With one-third of Iowa’s energy from wind that has turned into billions of dollars invested in the state in various ways, a wind-energy advocacy group encouraged Page County to strengthen those numbers.
Representatives from Power Up Iowa met privately with invited people in Clarinda last month about their mission.
Power Up Iowa is a statewide coalition of renewable energy supporters advocating for local, state and federal policies that bring wind energy investment into Iowa. By educating, raising awareness, and participating in conversations with our state’s leaders, Power Up Iowa will make the case for continued wind power growth, which will create jobs and new economic opportunities for families and businesses across the state. Supporters come from economic development, businesses, chamber of commerces, elected officials and landowners.
“We provide education to people on the economic benefits of wind in their communities,” said Mak Heddens, deputy director of Power Up Iowa. “Those benefits are tax revenue, leases, jobs and education.”
Heddens said Iowa has the ideal topography and infrastructure to support the wind-turbine industry.
“The wind blows well here. When you look at a wind map, the Midwest states of western Iowa, Nebraska and Kansas have the wind. There are transmission lines, too. Companies can see what they can do here. Iowa has been a good place,” she said.
Power Up shows 34 percent of electricity produced in Iowa is from wind and Iowa was the first state to reach that level. Heddens claims Iowa’s utility rates is among the lowest 10 in the country and wind is a strong reason. Wisconsin only has 2 percent of its electricity from wind but has higher utility rates.
“We want Iowa to maintain as a leader. We have $16.3 billion invested across the state since 2018,” she said.
Various places have economically benefited from wind in Iowa. According to their research, Mitchell County in north-central Iowa along the Minnesota border has 201 turbines. That has created a taxable valuation of at least $13 million. Of that, the county receives 18 percent, making the turbines the largest taxpayer in the county.
“And schools, the county’s roads and bridges and emergency services benefit without having to raise taxes,” she said.
A portion of the tax revenue was used to help build a new courthouse in Mitchell County.
Cherokee County in northwest Iowa has about $500,000 of its wind turbine valuations go toward school districts.
Page County’s formula for property tax revenue from wind turbines is based on procedures used from other counties, and initially created by state legislation. Page County won’t see the full revenue amount until the seventh year after construction. The revenue increases in 5 percent increments until 30 percent is reached.
Northern and northwest Iowa are ideal for wind turbines.
“There is wind and the land is flat, making it prime,” Heddens said.
Iowa’s wind-energy industry goes back to the early 1980s and the technology today is not what it was then, said Heddens.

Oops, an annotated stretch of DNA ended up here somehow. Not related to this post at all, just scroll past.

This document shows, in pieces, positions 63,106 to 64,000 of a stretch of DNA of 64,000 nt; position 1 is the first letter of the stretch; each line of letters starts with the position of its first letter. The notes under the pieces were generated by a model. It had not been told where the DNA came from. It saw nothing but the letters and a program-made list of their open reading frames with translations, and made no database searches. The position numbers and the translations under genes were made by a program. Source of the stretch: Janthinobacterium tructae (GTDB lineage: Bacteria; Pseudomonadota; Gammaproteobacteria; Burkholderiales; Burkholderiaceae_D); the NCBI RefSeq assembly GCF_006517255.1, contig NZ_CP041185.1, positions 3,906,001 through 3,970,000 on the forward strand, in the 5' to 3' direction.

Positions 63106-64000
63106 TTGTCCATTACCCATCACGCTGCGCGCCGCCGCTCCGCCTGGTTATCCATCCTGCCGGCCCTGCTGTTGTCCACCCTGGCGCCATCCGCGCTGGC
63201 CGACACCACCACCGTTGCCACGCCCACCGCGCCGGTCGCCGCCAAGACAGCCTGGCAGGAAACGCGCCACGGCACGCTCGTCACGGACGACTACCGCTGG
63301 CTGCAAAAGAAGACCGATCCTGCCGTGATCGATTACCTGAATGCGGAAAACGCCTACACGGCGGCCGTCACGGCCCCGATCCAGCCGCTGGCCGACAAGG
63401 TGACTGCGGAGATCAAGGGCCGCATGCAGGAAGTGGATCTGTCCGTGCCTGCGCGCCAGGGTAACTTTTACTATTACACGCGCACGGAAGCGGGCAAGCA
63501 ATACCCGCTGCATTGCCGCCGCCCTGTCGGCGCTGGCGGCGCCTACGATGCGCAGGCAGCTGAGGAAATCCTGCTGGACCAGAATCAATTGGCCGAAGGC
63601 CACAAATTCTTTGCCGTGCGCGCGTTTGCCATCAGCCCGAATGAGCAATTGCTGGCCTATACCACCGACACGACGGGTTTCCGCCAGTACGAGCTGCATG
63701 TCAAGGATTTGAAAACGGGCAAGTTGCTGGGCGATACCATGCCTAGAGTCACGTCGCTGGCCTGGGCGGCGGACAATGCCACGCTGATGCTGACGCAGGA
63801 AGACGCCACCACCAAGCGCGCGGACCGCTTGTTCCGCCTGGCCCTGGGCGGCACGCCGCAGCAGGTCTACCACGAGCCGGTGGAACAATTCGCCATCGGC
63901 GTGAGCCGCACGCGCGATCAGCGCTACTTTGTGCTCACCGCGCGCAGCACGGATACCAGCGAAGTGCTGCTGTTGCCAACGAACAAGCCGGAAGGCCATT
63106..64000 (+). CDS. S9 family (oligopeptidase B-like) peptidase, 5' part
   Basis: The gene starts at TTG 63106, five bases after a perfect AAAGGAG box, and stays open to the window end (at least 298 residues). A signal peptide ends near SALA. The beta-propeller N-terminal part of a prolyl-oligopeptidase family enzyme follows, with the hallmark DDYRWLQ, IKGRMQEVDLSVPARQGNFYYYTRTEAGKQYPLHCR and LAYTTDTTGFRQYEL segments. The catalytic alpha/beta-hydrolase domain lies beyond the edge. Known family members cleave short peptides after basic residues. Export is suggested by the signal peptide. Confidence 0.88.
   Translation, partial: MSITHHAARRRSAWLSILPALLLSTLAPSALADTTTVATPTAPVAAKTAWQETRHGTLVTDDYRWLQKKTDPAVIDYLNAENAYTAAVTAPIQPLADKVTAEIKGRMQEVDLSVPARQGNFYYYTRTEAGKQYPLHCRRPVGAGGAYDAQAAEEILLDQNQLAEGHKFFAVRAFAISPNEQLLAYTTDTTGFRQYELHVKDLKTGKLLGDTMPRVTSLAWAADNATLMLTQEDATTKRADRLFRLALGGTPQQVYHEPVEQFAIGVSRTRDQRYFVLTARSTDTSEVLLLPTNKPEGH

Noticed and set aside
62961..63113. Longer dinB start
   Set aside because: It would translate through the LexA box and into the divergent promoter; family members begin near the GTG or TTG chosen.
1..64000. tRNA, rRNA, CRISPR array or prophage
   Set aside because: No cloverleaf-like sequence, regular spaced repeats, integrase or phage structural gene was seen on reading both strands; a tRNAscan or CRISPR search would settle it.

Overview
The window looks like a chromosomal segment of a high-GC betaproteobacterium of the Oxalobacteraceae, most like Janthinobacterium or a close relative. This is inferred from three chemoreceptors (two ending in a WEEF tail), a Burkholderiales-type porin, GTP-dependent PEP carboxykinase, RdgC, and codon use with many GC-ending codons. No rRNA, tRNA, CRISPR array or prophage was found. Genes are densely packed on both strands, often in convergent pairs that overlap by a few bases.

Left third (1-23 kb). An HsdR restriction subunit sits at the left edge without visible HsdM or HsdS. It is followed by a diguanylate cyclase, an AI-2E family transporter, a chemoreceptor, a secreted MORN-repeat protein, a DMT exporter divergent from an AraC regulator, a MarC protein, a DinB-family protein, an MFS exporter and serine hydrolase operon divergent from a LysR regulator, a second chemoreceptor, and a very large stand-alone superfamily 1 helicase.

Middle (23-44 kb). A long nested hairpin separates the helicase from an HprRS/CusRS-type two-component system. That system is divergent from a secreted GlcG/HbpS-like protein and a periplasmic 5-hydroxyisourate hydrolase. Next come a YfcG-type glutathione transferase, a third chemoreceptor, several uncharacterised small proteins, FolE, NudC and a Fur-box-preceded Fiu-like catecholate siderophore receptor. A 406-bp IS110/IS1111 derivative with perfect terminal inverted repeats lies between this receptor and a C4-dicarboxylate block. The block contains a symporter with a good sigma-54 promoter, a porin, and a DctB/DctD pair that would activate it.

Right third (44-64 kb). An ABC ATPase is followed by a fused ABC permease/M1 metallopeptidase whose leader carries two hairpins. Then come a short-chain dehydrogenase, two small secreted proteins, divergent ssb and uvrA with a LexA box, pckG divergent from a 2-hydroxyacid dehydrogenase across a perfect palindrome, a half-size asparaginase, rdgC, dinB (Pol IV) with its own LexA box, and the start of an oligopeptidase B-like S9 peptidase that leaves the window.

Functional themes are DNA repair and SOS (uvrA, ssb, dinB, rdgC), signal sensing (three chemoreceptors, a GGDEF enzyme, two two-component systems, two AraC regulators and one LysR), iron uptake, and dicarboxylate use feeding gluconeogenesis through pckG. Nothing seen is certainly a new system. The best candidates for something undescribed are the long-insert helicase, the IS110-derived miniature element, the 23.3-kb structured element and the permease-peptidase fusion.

The lifespan of a turbine typically ranges from 25-35 years. She compared a wind turbine to a car.
“If you take care of it, it will last longer,” she said. “In 25 years, it won’t rust and fall over.”
It’s common for the blades of a turbine to be replaced and the new blades are more efficient. The nacelle, located near the top of the tower, is the piece of the turbine that generates the electricity. Internal components are replaced too.
“Turbines can last much longer and we are seeing that more in northwest Iowa. Wind technology is better now than it was 20 years ago.”
Power Up Iowa research shows wind turbines are responsible for less than 1% of the deaths of the bird population.
“Cats, cars and buildings kill more birds,” Heddens said.
She also said the noise made by turbines is not near as bad as what others make it out to be.
Power Up say Iowa has the ability to produce electricity for a bit more than 2 million homes, but since not all is able to be consumed in Iowa, it’s put on the grid to be used in other states.
“It’s a cash crop,” she said.
Heddens explained how wind turbines can impact the local and personal economy.
“We know of lease payments that range from $4,000 to $13,000,” she said about landowners who allow a turbine on their property. “If one farmer gets $10,000, that’s a lot of money in light of floods, drought and tariffs,”
And the finances are seen in jobs related to wind turbines.
“There are 10,000 plus jobs related to wind. It’s the second fastest growing job behind solar technicians, according to the U.S. Labor Bureau.” Those jobs include technicians and manufacturers of wind turbine parts. Towers are built in Newton and companies in Waverly build internal components.
“Then there is the supply chain of concrete used for construction of a turbine to transportation of the materials,” she said.
Iowa Lakes Community College in Estherville offers programs for wind-turbine related jobs.
Heddens said a person with a two-year degree in the field can have a $64,000 a year salary.
“That’s a substantial amount for rural Iowa and it helps people stay in Iowa,” she said. Other line of work in wind turbines can have an average $80,000 a year paycheck. Those skills can be transferred to other industries.
“It has helped Iowa’s brain drain problem,” she said. “The demand is not going away any time soon.”